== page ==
EU vice president and justice commissioner Viviane Reding on Friday said she is satisfied that the surveillance controversy enveloping the United States is “mainly an American question.” After putting queries directly to U.S. Attorney General Eric Holder at a meeting in Dublin today, Reding said she received assurances that the NSA’s phone record and data gathering machinery is directed primarily at U.S. citizens and specific terror suspects and does not involve the widespread collection of EU citizens’ personal data.
In a speech delivered today, Reding said:
First, on the Verizon question, the information I received today is that it is a U.S. project, directed mainly towards U.S. citizens. It is about metadata, not about content. It is about bulk, not about individuals. And it is based on court orders and congressional oversight.
Having heard this, I consider that this is mainly an American question – if Eric Holder confirms this.
Considering PRISM, the U.S. answers to the questions I have raised were the following: It is about foreign intelligence threats.
PRISM is targeted at non-U.S. citizens under investigation on suspicion of terrorism and cybercrimes. So it is not about bulk data mining, but specific individuals or targeted groups. It is on the basis of a court order, of an American court, and of congressional oversight.
Reding added that she is still waiting for Holder to publicly confirm the points he made in their meeting and for U.S. officials to make it crystal clear exactly how PRISM and the NSA’s work pertains to EU citizens.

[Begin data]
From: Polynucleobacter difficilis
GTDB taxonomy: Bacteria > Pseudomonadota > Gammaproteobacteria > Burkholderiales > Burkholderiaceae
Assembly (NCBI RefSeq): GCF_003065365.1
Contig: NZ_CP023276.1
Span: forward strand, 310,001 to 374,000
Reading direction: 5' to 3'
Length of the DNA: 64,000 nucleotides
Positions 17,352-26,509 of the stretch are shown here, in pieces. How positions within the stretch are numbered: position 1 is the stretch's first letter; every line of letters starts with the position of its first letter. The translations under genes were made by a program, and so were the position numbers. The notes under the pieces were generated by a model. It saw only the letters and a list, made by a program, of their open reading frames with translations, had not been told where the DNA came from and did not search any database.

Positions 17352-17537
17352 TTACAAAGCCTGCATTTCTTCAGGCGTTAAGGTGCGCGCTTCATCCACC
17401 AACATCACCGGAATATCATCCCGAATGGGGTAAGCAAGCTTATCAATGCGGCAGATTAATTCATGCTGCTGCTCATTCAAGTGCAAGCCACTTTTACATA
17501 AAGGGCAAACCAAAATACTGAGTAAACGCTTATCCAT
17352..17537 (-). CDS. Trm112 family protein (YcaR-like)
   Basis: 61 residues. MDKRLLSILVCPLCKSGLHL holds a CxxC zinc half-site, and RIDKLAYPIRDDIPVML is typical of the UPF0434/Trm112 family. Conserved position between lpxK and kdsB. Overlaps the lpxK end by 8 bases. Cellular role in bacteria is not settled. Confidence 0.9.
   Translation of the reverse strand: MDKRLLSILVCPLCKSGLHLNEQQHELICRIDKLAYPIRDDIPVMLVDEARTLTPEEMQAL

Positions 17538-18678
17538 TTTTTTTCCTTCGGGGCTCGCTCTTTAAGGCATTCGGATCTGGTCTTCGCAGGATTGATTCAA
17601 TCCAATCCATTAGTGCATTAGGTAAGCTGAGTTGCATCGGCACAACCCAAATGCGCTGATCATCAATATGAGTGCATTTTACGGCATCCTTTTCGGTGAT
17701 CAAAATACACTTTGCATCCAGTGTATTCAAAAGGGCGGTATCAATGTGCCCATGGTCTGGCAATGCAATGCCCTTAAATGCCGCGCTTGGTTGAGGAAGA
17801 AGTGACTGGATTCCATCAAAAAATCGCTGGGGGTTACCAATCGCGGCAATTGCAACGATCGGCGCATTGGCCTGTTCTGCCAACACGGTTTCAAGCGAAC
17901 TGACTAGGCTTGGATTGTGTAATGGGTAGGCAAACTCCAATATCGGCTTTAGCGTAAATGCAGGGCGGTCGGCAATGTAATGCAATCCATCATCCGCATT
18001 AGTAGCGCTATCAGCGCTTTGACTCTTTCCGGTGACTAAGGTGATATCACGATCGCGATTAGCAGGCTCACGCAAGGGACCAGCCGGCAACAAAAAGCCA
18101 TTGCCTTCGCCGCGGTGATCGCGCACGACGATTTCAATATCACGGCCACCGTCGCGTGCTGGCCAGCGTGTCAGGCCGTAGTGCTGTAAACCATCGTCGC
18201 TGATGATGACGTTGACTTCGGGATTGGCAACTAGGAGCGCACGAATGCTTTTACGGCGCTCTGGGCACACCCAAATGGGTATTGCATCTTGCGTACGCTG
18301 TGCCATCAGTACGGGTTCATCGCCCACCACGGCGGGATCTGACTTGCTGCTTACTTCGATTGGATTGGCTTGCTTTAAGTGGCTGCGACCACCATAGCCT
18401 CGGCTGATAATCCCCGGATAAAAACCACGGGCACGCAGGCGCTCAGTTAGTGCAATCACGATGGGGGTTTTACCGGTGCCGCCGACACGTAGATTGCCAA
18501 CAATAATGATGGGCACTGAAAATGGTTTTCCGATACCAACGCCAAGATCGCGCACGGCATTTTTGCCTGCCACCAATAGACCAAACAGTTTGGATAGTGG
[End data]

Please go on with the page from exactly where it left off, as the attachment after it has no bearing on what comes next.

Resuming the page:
“I welcome Attorney General Holder’s proposal to convene, in the short-term, a meeting of experts from the U.S. and from the EU in order to clarify together the remaining matters — and I think there are remaining matters,” she said. “There are still questions to be answered, but this was a good first step — to speak eye to eye on questions which concern many European citizens.”
As my colleague David Meyer wrote last week, the international fallout from the NSA scandal could be immense. Vacuuming up private details on Europeans communications and data usage would be a massive breech of the EU’s own privacy laws, and call into the question the arrangement by which big internet companies offer their services to European citizens over U.S.-based infrastructure.
Holder’s comments to Reding might be reassuring to Europeans, but it’s hardly comforting to Americans. And Holder’s logic is more than just a bit twisted. The United States has readily confessed to having no qualms about secretly monitoring its own citizens. It may be true the United States may not be spying on Europe’s ordinary citizens, but it certainly sees no moral quandary preventing it from doing so.
Viviane Reding image courtesy of Вени Марковски